The fear triggers of just a few short months ago seem all but forgotten. Oil prices have risen, China’s currency has stabilized amidst some government stimulus, and the Federal Reserve seems firmly in control of interest rate policy, with even strong hints of increases ahead finding few naysayers. As a result, markets, too, are better behaved since the dark days of January/February.

As others are exhaling, though, we’re lifting our antennae a bit higher. We’re picking up hints of some moderation in U.S. housing and even U.S. labor markets. While they’re very faint, and not suggesting an imminent recession, they’re key to our efforts to look ahead. Further, we believe the falling earnings we’ve seen since late 2014 need to see a reversal, perhaps fueled by falling commodity prices. Otherwise the increases in stock prices that drove small caps and mid caps, in particular, to very dear levels, in our judgment, will be hard to stomach.

Tony Caxide

North America

Tony M. Caxide, CFA®

Chairman - Senior Investment Council

Yet again we’ve seen a rather weak first quarter (in terms of economic growth) with an apparent rebound in the second quarter, though it’s early days still. Whether it’s a statistical issue (because of lessthan-perfect seasonal adjustment factors in the winter months) or happenstance, the economy continues to bounce near 2% and a recession does not appear imminent to us. However, we do expect that, come middle 2017, the risks will rise meaningfully as we anticipate that interest rates (the usual driver of expansions and contractions) will have risen by then in a setting of tighter labor markets and faster wage growth, which nearly always accelerates when unemployment drops to current levels.

We’ve argued for some time that “moderate could mean sustainable,” and continue to believe it as we’re experiencing one of the longest post-world-war recoveries on record and phenomenal stock market performance to boot. If only anybody could have enjoyed it.

Jeffrey G, Wilkins


Jeffrey G. Wilkins,

Deputy Chief Investment Officer

Prime Minister Abe and his Central Bank Governor may face a difficult and conflicting set of economic data and global pressures as they determine if Japan’s economy requires further stimulus, either fiscal or monetary. Preliminary real GDP for the recent quarter, which is notably subject to revision, suggests that Japan may have avoided a technical recession due in part to stronger-than-expected household spending. On the other hand, Japan’s leading indicators have been suggesting lower growth and earnings since last summer. That measure has historically been highly correlated with later changes in fortune. Should further stimulus be decided upon, Japan’s leadership will likely take into account a growing chorus of concern over any policy that may weaken the yen relative to its trading partners, as those partners are struggling with weak growth of their own.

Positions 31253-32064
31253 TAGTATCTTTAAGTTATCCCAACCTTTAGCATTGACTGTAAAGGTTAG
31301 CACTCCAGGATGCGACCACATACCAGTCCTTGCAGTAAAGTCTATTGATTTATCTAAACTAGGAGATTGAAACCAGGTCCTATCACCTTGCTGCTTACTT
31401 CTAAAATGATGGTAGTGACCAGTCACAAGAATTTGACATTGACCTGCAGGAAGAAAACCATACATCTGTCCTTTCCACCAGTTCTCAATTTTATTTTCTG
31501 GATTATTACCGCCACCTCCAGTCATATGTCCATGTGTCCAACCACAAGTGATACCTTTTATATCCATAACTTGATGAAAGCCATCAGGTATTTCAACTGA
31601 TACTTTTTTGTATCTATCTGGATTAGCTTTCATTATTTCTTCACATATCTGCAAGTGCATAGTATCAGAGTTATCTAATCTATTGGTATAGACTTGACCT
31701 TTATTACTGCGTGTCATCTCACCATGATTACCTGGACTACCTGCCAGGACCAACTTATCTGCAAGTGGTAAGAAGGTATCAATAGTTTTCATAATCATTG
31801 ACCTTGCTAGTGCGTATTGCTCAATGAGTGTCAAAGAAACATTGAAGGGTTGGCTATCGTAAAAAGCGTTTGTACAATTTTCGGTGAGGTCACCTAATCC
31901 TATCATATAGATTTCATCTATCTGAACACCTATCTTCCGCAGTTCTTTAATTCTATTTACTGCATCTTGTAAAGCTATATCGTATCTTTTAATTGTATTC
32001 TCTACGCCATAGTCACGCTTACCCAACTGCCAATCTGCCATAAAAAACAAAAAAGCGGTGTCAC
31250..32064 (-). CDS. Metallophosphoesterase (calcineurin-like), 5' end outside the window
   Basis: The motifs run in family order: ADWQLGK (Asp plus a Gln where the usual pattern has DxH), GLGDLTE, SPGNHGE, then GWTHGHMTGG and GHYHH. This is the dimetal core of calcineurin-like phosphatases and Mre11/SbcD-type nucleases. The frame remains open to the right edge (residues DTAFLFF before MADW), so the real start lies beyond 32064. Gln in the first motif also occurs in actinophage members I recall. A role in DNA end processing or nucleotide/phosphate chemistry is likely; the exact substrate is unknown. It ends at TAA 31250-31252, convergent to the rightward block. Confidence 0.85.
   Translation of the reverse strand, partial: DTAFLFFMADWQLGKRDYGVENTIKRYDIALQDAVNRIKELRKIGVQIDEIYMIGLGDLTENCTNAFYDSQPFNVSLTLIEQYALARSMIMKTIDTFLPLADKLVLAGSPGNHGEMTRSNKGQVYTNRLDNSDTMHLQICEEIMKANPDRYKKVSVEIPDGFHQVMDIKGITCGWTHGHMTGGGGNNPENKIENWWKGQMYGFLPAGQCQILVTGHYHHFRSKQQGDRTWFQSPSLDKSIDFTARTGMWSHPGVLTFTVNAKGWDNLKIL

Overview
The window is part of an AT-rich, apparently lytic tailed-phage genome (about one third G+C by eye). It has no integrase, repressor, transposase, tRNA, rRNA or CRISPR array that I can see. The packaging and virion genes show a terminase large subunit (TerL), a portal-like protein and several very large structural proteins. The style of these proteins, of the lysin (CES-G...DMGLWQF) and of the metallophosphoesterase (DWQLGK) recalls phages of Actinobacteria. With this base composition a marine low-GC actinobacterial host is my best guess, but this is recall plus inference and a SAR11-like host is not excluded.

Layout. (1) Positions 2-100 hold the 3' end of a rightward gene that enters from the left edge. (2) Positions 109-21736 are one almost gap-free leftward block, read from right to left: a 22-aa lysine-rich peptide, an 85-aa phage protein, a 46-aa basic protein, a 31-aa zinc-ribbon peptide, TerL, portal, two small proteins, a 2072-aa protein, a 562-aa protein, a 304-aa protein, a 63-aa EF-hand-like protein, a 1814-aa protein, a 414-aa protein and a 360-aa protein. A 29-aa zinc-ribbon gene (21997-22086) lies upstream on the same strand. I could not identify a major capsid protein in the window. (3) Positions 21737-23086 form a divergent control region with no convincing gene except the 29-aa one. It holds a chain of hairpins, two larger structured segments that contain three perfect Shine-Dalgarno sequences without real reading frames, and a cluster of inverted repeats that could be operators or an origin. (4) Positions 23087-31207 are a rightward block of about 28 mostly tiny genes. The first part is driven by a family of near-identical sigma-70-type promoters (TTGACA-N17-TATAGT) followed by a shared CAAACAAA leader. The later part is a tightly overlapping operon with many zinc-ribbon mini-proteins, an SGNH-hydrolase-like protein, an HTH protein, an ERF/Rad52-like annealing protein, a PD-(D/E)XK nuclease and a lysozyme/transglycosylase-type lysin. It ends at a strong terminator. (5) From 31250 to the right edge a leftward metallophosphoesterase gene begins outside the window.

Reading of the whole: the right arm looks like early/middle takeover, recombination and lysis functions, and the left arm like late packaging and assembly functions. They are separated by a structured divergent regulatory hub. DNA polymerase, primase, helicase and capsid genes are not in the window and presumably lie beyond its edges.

Srinath Sampath, CFA®, PhD

Managing Director, Portfolio Management

The expanded European Quantitative Easing program will take full effect in June, with lowered bank lending rates already in force and a wider variety of assets becoming eligible for European Central Bank (ECB) purchase next month. A preliminary first-quarter GDP of 1.6% year-on-year, strong retail and auto sales, and a gradually declining unemployment rate suggest that the measured approach taken by the ECB to infuse liquidity into the markets has been the correct one. However, core inflation still runs below one percent, and the desired weakening of the euro has not yet materialized. Prodigal child Greece continues to pose a challenge to the EU recovery, with its austerity measures deemed inadequate by Germany and the International Monetary Fund. Furthermore, the “Brexit” referendum is set for late June, when the United Kingdom contemplates withdrawing from the European Union.


Jeff (Shengde) Liu, CFA®

Managing Director, Portfolio Management

The first official estimate of UK GDP growth showed the economy lost momentum in the first quarter, with a growth rate of 2.1% on a year-over-year basis. The manufacturing PMI for April suggests the sector got off to a poor start in the second quarter. The UK’s service sector is still expanding, but it’s at the lowest level since 2013. Corporate earnings continue to slump. The murky growth and profit outlook, plus the headline risk around the “Brexit” referendum in June should more than convince the BOE that a higher rate in 2016 may not be warranted.

Emerging Markets

Jeff (Shengde) Liu, CFA®

Managing Director, Portfolio Management

Emerging markets stabilized early in the second quarter as the U.S. Federal Reserve hinted that there will only be two rate hikes instead of four this year. As a result, the dollar weakened and oil prices recovered. India GDP is expected to grow above 7% this year, although its industrial sector is still relatively weak. The Mexican economy is growing steadily (about 3%) with mild inflation (2.5%). In China, due to the unrelenting stimulus measures and other interventions since last fall, both the stock market and its currency are holding up. Of course, the debt-driven stabilization/recovery brought questions of sustainability. Brazil is still in the recession swamp, and the impeachment of President Rousseff may ultimately lead her out of office. Whether a new administration can lead the nation out of the woods gives investors both hope and anxiety.